Growing up in Kansas, from about 9 to 12 years old, I went to Christian summer camp down the highway in rural Missouri. I loved it there. We swam in creeks and caught crawfish. I played soccer and made friends. There was a zipline that ran through the woods and one year a counselor had access to a speedboat and took us out tubing, driving figure eights and running us over the waves so we flew high and high until I flew so high my chin smacked the tube coming down and I nearly broke my jaw. I fell off a swing one year and had to get stitches in the back of my head, being tended to at the nearby hospital Branson, marking the only time I’ve ever visited Branson.
There was a singer-songwriter camp counselor named Rusty (real name) who played almost every night at camp events. He sang songs about Jesus, about “I’m Third,” about triumph in truth and community. I remember singing louder and dancing dumber than most kids there. I found joy in his songs and in singing them together. The experience was powerful and empowering.
I read the bible most every day at camp, and later at home, reading it though complete quite a few times by the age of thirteen or so. It was intimidating and demanding, but in the end I found hope, hope that we could transcend manipulation and lie, that dignity and decency are their own rewards, and that triumph comes through caring for others, not through manipulating them.
As I grew as a teenager, I began to see the worst in us hijack the promise of the best. I started to hear Jesus tied to politic, to entitlement (privilege), and to classism. I saw opportunism from folks who saw the bible’s stories as a way to make to make a living without honoring what I understood to be many of its teachings.
It began to occur to me that some of society’s most contrary-to-Jesus actions came from those claiming to be the carriers of his word –
- The first row at the church my family went to was saved for the richest family, no one else sat there. Open and equal seating, except for the richest folks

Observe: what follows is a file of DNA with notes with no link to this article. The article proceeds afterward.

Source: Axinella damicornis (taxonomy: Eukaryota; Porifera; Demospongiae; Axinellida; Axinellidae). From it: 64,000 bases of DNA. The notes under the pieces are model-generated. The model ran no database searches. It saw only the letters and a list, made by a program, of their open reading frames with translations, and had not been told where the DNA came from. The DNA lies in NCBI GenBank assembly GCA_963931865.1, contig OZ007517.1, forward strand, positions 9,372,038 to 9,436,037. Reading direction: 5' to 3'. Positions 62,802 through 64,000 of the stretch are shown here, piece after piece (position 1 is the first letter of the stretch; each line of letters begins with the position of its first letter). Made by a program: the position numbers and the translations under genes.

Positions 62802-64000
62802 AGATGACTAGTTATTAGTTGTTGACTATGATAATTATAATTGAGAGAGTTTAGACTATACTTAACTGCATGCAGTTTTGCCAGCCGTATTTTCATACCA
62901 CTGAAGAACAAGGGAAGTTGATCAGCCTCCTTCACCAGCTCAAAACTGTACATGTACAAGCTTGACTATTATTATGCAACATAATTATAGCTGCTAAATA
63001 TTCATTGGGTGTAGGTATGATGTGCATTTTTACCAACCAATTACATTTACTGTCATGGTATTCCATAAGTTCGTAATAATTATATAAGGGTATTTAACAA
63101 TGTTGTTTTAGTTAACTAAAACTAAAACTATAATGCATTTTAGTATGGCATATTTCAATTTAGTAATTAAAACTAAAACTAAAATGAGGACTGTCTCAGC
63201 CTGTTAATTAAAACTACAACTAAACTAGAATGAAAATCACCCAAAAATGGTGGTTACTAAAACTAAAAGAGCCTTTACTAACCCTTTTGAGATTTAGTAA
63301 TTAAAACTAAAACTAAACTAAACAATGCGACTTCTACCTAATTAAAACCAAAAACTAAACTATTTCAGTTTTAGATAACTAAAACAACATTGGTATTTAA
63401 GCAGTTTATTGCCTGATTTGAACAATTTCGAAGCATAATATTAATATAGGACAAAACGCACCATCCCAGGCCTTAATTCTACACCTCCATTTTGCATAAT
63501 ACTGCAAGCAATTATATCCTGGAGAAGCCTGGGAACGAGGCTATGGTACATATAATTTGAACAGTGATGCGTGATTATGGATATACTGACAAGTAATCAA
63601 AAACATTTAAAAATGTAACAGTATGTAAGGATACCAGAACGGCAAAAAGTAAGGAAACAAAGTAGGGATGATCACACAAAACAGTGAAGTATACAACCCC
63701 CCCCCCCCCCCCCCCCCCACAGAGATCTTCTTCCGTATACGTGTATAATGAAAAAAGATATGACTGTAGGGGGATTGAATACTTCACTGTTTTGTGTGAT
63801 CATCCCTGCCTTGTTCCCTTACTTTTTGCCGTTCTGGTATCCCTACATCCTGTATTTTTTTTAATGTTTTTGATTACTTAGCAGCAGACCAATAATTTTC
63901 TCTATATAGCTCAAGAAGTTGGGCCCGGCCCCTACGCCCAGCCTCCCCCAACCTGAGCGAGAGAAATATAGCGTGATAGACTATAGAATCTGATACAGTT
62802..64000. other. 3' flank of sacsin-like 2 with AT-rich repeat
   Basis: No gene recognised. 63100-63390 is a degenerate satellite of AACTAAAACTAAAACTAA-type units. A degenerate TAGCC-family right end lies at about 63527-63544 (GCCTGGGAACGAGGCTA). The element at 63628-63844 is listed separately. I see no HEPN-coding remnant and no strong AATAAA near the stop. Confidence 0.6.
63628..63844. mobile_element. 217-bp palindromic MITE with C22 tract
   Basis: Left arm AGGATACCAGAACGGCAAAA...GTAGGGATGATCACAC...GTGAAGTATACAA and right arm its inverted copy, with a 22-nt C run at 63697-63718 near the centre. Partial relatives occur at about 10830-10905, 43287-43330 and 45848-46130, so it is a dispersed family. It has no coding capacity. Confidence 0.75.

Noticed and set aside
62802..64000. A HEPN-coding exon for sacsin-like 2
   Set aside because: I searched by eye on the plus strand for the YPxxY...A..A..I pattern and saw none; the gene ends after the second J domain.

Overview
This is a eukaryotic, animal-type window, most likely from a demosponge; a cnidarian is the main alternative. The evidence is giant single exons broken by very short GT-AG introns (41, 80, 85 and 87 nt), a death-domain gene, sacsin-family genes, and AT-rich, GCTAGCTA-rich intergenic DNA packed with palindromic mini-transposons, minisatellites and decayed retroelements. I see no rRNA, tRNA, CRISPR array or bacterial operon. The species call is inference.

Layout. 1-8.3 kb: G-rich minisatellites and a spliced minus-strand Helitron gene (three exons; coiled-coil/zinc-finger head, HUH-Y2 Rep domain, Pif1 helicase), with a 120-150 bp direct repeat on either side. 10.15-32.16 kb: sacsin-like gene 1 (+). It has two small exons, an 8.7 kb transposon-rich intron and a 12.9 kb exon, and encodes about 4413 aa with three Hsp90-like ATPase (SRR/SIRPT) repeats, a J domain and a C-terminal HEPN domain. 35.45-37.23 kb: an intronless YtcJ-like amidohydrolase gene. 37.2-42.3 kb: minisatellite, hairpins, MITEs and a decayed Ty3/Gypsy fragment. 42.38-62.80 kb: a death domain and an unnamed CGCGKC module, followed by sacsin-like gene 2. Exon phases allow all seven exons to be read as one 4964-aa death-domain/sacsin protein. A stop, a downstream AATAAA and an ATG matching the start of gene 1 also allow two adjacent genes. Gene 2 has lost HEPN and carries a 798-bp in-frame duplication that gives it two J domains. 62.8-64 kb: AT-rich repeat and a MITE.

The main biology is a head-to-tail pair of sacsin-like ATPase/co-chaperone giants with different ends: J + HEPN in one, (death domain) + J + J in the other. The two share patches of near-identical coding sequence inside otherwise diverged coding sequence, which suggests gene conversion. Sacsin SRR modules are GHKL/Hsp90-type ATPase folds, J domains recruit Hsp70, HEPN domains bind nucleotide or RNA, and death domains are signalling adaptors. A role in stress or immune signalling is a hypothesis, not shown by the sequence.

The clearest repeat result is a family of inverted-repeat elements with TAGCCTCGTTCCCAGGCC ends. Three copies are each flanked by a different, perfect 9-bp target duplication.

- The church finance committee led by the guy who takes you out to lunch and whiskey and talks about his guns over occasional racial slurs
- The all-American family father at high school called me faggot
- The Vatican
- The pastor with the private jet and the vanity complex that manifests itself in billboards across the Oklahoma countryside
- The shake down of family members for money, talking old folks in their last years, parked in front of the TV, into buying plaques or certificates
- “Christian” music as a genre, a marketing scheme, that offered perhaps the least imaginative collection of sound and word ever assembled by humans
- Silence over Christian terror
I began to consider that either what I was taught at camp, and feeling, never existed, or that it had been hijacked and manipulated to such a degree that it represented the opposite of what I understood, and felt, it to be.
What Jesus represented to me in my youth — generosity, decency, shared responsibility, talking to truth to power, love, the idea of freedom as triumph — is beautiful. I don’t find that in the church or in organized Christianity any longer.
It is, of course, not good Christians’ fault that Jesus’ teachings have been abused by the power hungry, greedy, and manipulative, but it is all of our faults if we see it and continue to allow it to happen. These fools are imposters.They don’t get to choose what is important in the Christian message and disregard the rest.
That’s what this song “White Jesus” is about. It’s about that picture with all the preachers in the Oval Office “praying” with the “grab them by the xxxx” and “there were very fine people (in the neo-nazi demonstration)” President of the USA, and the militiamen in Charlottesville and the punks that let them get away with it.